Oracle joins the Cloud Native Computing Foundation as a platinum member


Oracle today announced that it is joining the Cloud Native Computing Foundation (CNCF) as a platinum member. With this move, it’s joining companies like Amazon, Cisco, Google, IBM, Intel, Microsoft and RedHat as the top sponsors for the Linux Foundation-based group that’s the home of the Kubernetes container orchestration project and related tools.

Membership in the CNCF isn’t cheap. Platinum members pay $370,000 for their membership (with a discount for existing Linux Foundation members), so joining the foundation is a clear sign that a company is backing the Kubernetes ecosystem.

Indeed, Oracle isn’t just joining the foundation but also bringing Kubernetes to Oracle Linux and open sourcing its Terraform Kubernetes installer for the Oracle Cloud Infrastructure. It’s worth noting that Oracle had already made a number of contributions to Kubernetes and related container tooling, so in many ways, today’s move only formalizes its existing investment in the ecosystem.

“Oracle has decades of experience meeting the needs of world-class enterprises,” said Chris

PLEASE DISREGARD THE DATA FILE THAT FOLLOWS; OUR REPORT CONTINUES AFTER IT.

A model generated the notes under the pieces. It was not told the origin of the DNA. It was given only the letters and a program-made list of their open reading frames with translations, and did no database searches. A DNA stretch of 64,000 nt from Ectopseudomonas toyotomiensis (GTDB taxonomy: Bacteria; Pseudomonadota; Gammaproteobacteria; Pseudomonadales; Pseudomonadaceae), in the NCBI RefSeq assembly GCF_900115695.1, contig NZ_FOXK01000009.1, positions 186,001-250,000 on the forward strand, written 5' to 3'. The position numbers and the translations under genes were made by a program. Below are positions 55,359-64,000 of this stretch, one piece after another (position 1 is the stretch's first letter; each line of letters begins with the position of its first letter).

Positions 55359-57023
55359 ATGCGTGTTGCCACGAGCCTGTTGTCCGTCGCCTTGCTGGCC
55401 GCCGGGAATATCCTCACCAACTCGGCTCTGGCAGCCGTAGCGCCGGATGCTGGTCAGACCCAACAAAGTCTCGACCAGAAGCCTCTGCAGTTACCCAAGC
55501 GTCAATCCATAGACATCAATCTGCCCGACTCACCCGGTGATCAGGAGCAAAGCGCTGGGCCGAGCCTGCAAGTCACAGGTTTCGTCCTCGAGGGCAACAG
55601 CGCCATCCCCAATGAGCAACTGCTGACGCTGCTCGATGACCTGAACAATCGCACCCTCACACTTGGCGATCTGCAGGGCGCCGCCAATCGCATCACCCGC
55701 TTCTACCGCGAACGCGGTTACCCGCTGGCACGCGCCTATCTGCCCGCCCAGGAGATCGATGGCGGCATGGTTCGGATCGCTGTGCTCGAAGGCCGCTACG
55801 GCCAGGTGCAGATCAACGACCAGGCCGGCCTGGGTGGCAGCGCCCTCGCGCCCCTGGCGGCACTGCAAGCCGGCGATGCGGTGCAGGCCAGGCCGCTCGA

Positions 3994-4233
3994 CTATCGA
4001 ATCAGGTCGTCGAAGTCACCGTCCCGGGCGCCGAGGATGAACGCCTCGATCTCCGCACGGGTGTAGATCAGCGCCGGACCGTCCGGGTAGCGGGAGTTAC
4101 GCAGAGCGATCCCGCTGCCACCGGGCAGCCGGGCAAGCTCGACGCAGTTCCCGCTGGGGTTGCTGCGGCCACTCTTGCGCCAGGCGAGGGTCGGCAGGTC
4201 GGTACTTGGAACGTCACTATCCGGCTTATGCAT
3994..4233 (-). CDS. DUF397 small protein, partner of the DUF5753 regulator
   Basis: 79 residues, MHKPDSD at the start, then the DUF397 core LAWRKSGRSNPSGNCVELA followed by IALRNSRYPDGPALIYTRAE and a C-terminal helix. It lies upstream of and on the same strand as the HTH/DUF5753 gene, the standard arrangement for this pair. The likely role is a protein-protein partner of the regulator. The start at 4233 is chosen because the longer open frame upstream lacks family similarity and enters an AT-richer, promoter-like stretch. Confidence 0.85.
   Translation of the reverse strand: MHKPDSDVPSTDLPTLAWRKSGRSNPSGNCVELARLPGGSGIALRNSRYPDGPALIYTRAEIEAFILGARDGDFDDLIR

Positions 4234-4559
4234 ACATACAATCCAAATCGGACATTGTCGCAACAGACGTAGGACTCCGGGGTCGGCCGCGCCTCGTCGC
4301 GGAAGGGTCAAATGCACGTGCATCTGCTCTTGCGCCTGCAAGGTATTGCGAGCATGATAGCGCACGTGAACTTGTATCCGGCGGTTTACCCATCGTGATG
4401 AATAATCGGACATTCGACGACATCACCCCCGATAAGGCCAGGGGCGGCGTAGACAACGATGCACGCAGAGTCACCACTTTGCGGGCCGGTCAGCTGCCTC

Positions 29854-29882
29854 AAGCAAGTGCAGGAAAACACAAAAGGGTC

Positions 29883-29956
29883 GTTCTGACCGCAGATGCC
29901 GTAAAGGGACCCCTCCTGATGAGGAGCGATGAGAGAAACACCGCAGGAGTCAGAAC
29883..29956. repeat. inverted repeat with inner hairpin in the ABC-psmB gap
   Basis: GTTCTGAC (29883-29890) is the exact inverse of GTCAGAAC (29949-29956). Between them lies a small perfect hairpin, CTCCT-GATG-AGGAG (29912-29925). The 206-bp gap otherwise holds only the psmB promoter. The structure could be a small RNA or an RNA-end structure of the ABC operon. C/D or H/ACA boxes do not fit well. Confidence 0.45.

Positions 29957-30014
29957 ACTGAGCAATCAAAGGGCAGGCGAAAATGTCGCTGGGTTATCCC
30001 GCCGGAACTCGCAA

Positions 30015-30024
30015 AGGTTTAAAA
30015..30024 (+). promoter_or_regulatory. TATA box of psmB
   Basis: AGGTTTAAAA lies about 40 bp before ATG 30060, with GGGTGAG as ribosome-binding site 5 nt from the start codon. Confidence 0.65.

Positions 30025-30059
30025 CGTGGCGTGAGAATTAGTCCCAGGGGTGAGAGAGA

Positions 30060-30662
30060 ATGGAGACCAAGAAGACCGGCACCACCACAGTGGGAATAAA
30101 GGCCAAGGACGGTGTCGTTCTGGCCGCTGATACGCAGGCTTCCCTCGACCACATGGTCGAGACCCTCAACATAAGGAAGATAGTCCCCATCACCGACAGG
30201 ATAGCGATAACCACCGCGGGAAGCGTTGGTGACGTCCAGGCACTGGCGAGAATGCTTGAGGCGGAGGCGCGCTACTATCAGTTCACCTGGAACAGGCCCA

Aniszczyk, chief operating officer of the Cloud Native Computing Foundation, in a canned statement. “We are excited to have Oracle join CNCF as a platinum member, and believe that their key role will help define the future of enterprise cloud.”

At this point, there really can’t be any doubt that Kubernetes is winning the container orchestration wars, given that virtually every major player is now backing the project, both financially and with code contributions.

In addition to announcing Oracle as a new member, the CNCF also today announced its first set of Kubernetes certified service providers that have shown deep knowledge of the container orchestrator to help enterprises adopt it (the providers are Accenture, Booz Allen Hamilton, Canonical, CoreOS, Giant Swarm and Samsung SDS).

The group is also adding two new projects to its stable of open source tools: Jaeger, a distributed tracing system, and Envoy, an edge and service proxy from the development team at Lyft.

Oracle, too, made another open source announcement today: the company is going to move the Java Enterprise Edition (Java EE) platform, which was previously closed source, into the Eclipse Foundation and the code is now on GitHub.

Featured Image: Paul Sakuma/AP



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